Appeal from the Judgment of Sentence November 9, 1981, in the Court of Common Pleas of Erie County, Criminal, at Nos. 722 A and 722 B of 1980.
J. David Ungerman, Erie, for appellant.
Shad Connelly, Assistant District Attorney, Erie, for Commonwealth, appellee.
Spaeth, President Judge, and Brosky and Olszewski, JJ.
[ 337 Pa. Super. Page 106]
In this case, appellant Charles York appeals the lower court's denial of his motion for new trial and arrest of judgment. The issue argued below and presented here is whether the prosecution's question and a witness's answer about a lie detector test warrant a new trial. We hold that the question and answer were inadmissible and incurably prejudicial and vacate the judgment of sentence.
Appellant was convicted of second-degree murder, robbery, and possession of the instruments of a crime in September of 1980. The key prosecution witness was Christopher Hewett, who had been appellant's companion before and after the killing took place. Appellant, at trial, alleged that the victim had grabbed his testicles and that he had stabbed him out of anger. The Commonwealth's witness testified that York had stated before the killing that he was going to rob someone.*fn1
At trial, after questioning Hewett carefully, the prosecution asked whether he had had the occasion to take a lie detector test. The witness replied, "yes," and defense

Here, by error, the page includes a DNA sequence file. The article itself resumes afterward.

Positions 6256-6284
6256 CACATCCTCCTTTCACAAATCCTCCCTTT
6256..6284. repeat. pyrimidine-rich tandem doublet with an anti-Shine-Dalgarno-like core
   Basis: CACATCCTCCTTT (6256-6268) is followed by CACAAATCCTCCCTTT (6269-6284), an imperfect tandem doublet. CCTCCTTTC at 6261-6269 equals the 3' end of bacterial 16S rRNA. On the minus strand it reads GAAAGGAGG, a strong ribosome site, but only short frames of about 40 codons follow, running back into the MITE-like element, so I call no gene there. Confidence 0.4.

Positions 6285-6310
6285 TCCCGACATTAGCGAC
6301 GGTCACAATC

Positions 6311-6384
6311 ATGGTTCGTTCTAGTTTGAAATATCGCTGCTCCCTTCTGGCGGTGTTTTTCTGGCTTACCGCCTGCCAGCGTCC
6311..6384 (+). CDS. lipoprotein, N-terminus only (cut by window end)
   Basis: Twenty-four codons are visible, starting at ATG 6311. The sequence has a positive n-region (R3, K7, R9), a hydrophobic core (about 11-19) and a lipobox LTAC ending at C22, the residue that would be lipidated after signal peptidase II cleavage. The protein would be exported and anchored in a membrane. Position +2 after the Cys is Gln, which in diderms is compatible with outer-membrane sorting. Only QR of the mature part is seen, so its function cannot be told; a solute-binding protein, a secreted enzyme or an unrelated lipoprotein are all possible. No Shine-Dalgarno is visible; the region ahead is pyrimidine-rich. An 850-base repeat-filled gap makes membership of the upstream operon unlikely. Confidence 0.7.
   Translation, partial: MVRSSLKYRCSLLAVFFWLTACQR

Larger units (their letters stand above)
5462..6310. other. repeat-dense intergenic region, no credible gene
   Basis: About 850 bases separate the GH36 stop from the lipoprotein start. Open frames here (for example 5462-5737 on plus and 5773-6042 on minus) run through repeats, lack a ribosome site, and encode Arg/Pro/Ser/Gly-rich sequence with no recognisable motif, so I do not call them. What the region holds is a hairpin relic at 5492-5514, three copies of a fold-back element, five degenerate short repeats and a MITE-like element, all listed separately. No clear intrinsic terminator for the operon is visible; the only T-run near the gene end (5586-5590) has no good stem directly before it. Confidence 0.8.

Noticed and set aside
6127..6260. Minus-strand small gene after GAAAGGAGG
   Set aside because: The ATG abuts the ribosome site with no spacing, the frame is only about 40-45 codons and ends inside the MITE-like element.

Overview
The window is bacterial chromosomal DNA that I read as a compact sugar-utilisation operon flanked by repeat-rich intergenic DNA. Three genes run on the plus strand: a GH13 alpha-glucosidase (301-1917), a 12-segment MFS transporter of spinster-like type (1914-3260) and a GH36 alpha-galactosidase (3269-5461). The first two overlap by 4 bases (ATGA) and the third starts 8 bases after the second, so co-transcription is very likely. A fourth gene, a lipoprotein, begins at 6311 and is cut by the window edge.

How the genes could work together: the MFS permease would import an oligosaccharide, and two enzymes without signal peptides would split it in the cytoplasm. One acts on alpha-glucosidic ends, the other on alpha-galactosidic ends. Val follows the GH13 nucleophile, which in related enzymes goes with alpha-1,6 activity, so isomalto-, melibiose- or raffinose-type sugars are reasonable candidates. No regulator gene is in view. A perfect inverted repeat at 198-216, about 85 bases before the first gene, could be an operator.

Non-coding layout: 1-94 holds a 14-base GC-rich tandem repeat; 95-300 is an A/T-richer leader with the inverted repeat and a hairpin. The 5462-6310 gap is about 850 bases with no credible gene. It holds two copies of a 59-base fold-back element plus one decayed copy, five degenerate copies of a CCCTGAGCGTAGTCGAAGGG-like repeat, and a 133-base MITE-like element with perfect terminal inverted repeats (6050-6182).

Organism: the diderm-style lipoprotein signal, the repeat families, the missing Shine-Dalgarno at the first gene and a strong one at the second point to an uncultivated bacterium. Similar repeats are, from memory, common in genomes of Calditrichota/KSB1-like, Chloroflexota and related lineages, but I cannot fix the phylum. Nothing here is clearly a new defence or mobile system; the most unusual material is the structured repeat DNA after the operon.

[ 337 Pa. Super. Page 107]
counsel immediately asked for a sidebar conference, where he requested a mistrial. The court refused the request, instead giving instructions to the jury to disregard the question and the statement. The jury convicted York.
Our Supreme Court has disallowed any use of polygraph tests in evidence. Commonwealth v. Saunders, 386 Pa. 149, 125 A.2d 442 (1956); Commonwealth v. Johnson, 441 Pa. 237, 272 A.2d 467 (1971). When a question relating to polygraphs is prompted by the prosecution and bolsters the testimony of a witness adverse to the defense, a conviction based in part on testimony mentioning a polygraph will not be permitted to stand. Commonwealth v. Miller, 497 Pa. 257, 439 A.2d 1167 (1982).
Here, the question was undeniably put by the prosecution. It bolstered the testimony of the witness, because it was asked by the Commonwealth's attorney after the Commonwealth's major witness had recited his version of the incident.*fn2
The question and answer were so highly prejudicial in this case as to be impossible to cure by instruction.*fn3 We are not convinced beyond a reasonable doubt that the error here did not contribute to the verdict. Commonwealth v. Story, 476 Pa. 391, 406, 383 A.2d 155, 162 (1978). We have no ...